Cuurent law school loans are overwhelmingly not just gurenteed by the federal government but actually provisioned directly by the department of education under the Stafford and PLUS Grad loan programs.

It is a lose-lose situation. The students are saddled with crushing debt burdens and the federal government is left owning debt with high non-payment rates much of which will have to be written off altogether in 20 years under IBR.

The only people who come out ahead are those that work for these law schools.

Brief comments:

I agree with the analysis - with these additional points.

1. Even if students could pay their loans by obtaining high-paying jobs, the rising expense of legal education could weaken the provision of services to indigent and less fortunate clients (and other vital settings with lower salaries).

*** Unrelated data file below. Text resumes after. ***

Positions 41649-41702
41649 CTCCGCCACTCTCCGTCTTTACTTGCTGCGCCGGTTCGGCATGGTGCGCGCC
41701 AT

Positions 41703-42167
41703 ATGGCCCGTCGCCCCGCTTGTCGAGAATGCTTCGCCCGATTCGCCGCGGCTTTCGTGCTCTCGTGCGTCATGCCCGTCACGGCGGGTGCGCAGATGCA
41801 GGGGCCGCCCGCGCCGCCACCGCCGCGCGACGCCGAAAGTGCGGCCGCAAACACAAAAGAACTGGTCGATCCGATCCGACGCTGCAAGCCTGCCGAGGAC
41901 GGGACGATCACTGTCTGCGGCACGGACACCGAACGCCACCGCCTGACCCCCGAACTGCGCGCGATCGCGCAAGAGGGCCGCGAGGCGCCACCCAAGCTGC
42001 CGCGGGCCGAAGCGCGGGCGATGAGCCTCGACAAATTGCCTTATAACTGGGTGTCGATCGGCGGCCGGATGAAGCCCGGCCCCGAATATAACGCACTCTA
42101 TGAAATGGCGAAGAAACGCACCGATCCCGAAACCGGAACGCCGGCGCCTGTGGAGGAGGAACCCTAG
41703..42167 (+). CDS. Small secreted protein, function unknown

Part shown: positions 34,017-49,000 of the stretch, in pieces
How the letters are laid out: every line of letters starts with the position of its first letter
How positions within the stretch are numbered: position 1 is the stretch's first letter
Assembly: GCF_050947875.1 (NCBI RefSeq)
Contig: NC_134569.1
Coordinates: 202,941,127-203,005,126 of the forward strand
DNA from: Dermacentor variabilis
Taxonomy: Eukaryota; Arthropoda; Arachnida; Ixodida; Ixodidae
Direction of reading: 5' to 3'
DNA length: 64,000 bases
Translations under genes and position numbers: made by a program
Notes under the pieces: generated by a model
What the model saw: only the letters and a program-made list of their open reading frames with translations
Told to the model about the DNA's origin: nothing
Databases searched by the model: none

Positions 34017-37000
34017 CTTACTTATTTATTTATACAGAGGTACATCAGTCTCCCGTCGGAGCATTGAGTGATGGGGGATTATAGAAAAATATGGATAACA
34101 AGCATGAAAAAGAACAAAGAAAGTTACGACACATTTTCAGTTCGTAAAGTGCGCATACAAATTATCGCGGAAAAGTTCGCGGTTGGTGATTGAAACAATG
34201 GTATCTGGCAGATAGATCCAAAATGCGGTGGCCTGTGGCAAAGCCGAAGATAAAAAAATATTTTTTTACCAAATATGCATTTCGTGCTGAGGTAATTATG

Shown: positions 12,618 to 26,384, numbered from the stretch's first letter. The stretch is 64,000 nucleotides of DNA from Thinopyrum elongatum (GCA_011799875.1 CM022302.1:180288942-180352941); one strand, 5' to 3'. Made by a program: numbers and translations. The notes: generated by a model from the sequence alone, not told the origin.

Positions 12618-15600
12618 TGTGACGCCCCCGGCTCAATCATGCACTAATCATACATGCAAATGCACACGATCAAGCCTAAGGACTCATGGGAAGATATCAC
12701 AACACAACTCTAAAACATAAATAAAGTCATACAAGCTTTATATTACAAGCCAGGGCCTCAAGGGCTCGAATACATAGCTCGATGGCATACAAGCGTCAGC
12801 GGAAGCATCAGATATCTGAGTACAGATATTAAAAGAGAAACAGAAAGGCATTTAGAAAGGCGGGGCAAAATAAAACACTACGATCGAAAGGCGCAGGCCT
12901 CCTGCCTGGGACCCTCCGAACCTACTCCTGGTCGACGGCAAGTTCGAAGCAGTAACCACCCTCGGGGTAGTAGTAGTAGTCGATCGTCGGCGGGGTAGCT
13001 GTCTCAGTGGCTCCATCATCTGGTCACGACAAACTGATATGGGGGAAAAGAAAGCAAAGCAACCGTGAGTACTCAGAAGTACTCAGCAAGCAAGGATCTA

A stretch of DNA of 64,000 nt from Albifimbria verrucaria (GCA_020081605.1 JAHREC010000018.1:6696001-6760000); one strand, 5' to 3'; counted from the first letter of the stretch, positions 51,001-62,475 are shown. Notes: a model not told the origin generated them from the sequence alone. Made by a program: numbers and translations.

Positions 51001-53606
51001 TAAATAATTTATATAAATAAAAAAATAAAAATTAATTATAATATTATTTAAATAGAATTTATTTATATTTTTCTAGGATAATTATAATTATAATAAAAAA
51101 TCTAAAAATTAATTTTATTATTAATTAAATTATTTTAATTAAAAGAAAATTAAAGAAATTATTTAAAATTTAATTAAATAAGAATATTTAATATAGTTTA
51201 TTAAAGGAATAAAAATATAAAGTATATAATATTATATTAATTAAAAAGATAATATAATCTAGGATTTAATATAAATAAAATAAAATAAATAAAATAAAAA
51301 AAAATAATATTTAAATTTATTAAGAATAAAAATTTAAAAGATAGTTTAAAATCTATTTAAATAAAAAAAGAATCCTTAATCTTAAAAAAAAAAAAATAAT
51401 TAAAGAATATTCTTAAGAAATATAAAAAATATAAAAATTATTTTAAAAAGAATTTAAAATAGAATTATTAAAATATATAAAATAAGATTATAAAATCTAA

2. Even if students could pay their loans by obtaining high-paying jobs, the enormous costs of legal education would still have differential effects for students whose families have relatively less wealth (not just income).

Poor students often leave law school with demands for assistance from friends and families. Higher salaries do not always translate into more personal gain.

Ancillary but inevitable damage: that debt won't be paid off working public interest law. Corporate law is more like it.

So even those grads who wanted to do some good in the world, can't afford to.

The only one of those law schools anyone has any business borrowing money to attend is Northwestern.

Brian -- Thanks for your post on such an important conversation. I posted some thoughts over at the Literary Table suggesting some solutions -- like Law School internalizing debt of unemployed students and broader reporting windows.

Sue, sue, sue! Let's foment a mutiny on the pirate ship! A feeding frenzy of cannibalistic sharks!

It's high time the law schools got a good hard taste of what the rest of us have suffered at the hands of the rapacious ambulance-chasing filth they excrete. There is nothing so heartwarming as seeing lawyer scum in misery.